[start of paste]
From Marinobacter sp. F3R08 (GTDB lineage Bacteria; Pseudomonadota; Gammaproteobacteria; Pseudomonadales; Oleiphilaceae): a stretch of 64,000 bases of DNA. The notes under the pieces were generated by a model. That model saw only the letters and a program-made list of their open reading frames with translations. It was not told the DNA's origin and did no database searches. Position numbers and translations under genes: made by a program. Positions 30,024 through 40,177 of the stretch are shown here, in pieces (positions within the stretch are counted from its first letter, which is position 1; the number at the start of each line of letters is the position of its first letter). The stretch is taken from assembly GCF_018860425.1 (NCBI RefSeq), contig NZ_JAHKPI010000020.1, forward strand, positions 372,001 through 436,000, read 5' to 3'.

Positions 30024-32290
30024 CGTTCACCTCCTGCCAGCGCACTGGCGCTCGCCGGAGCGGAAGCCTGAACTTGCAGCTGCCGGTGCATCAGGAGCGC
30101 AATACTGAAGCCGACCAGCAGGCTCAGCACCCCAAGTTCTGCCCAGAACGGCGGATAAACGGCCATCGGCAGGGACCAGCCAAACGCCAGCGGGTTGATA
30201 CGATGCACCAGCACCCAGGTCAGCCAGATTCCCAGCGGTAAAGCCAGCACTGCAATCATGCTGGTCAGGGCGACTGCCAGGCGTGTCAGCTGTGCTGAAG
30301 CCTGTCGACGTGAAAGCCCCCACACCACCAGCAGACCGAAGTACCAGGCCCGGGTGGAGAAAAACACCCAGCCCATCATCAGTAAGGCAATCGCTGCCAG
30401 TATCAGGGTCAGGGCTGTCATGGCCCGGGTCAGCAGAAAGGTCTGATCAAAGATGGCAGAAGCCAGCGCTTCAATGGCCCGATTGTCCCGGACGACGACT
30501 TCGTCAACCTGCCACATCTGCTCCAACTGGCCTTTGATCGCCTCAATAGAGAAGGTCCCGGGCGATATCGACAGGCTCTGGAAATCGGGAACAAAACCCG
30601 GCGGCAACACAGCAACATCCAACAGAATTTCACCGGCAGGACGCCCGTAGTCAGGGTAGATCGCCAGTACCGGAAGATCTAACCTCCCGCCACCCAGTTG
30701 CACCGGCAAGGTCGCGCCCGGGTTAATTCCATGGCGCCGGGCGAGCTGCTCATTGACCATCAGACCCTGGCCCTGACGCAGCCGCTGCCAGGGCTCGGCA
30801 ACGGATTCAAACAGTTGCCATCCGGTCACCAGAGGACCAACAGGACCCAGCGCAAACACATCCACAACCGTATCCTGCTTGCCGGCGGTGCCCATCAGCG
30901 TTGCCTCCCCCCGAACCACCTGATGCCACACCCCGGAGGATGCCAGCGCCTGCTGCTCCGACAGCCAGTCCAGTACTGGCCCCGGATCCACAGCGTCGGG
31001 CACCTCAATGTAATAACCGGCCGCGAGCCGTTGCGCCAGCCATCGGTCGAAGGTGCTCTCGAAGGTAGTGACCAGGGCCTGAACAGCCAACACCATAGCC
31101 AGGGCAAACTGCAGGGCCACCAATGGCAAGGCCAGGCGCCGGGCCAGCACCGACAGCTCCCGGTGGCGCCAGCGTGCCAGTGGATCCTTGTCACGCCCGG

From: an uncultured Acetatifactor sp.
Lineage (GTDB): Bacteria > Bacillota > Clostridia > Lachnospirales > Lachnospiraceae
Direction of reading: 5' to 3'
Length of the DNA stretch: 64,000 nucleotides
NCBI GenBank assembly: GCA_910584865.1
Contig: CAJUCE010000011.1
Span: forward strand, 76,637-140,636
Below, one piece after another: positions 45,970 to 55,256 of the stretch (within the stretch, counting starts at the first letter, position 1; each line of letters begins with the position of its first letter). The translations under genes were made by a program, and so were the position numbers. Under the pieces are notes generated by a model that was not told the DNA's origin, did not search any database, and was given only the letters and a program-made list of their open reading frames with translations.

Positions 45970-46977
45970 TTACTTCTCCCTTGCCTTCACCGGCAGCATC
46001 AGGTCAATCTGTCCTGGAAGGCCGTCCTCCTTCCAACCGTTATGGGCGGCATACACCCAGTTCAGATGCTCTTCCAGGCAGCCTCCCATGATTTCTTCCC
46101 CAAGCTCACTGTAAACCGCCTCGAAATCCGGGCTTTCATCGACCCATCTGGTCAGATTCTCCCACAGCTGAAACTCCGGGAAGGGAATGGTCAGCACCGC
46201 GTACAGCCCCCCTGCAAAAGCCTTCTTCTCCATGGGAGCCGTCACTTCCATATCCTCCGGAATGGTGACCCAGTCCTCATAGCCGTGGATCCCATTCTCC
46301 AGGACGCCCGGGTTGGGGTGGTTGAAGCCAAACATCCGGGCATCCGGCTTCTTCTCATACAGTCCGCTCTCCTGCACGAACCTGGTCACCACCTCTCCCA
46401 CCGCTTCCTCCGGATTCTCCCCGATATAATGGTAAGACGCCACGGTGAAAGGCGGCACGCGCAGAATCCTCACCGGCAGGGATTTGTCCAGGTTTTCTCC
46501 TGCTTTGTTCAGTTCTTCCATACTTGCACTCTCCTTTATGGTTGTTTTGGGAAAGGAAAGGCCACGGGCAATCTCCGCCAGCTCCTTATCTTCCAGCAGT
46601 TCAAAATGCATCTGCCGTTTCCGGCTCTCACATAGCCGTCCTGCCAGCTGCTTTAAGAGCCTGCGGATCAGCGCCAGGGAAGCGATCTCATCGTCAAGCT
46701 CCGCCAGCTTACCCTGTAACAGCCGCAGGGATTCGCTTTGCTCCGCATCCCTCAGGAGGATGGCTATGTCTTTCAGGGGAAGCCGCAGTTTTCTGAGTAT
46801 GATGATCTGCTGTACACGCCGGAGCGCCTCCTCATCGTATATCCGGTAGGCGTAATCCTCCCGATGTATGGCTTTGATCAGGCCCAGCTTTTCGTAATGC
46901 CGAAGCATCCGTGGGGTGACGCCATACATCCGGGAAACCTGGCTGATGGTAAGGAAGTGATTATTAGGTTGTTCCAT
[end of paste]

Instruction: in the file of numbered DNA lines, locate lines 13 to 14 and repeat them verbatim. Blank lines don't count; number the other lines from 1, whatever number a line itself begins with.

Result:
31001 CACCTCAATGTAATAACCGGCCGCGAGCCGTTGCGCCAGCCATCGGTCGAAGGTGCTCTCGAAGGTAGTGACCAGGGCCTGAACAGCCAACACCATAGCC
31101 AGGGCAAACTGCAGGGCCACCAATGGCAAGGCCAGGCGCCGGGCCAGCACCGACAGCTCCCGGTGGCGCCAGCGTGCCAGTGGATCCTTGTCACGCCCGG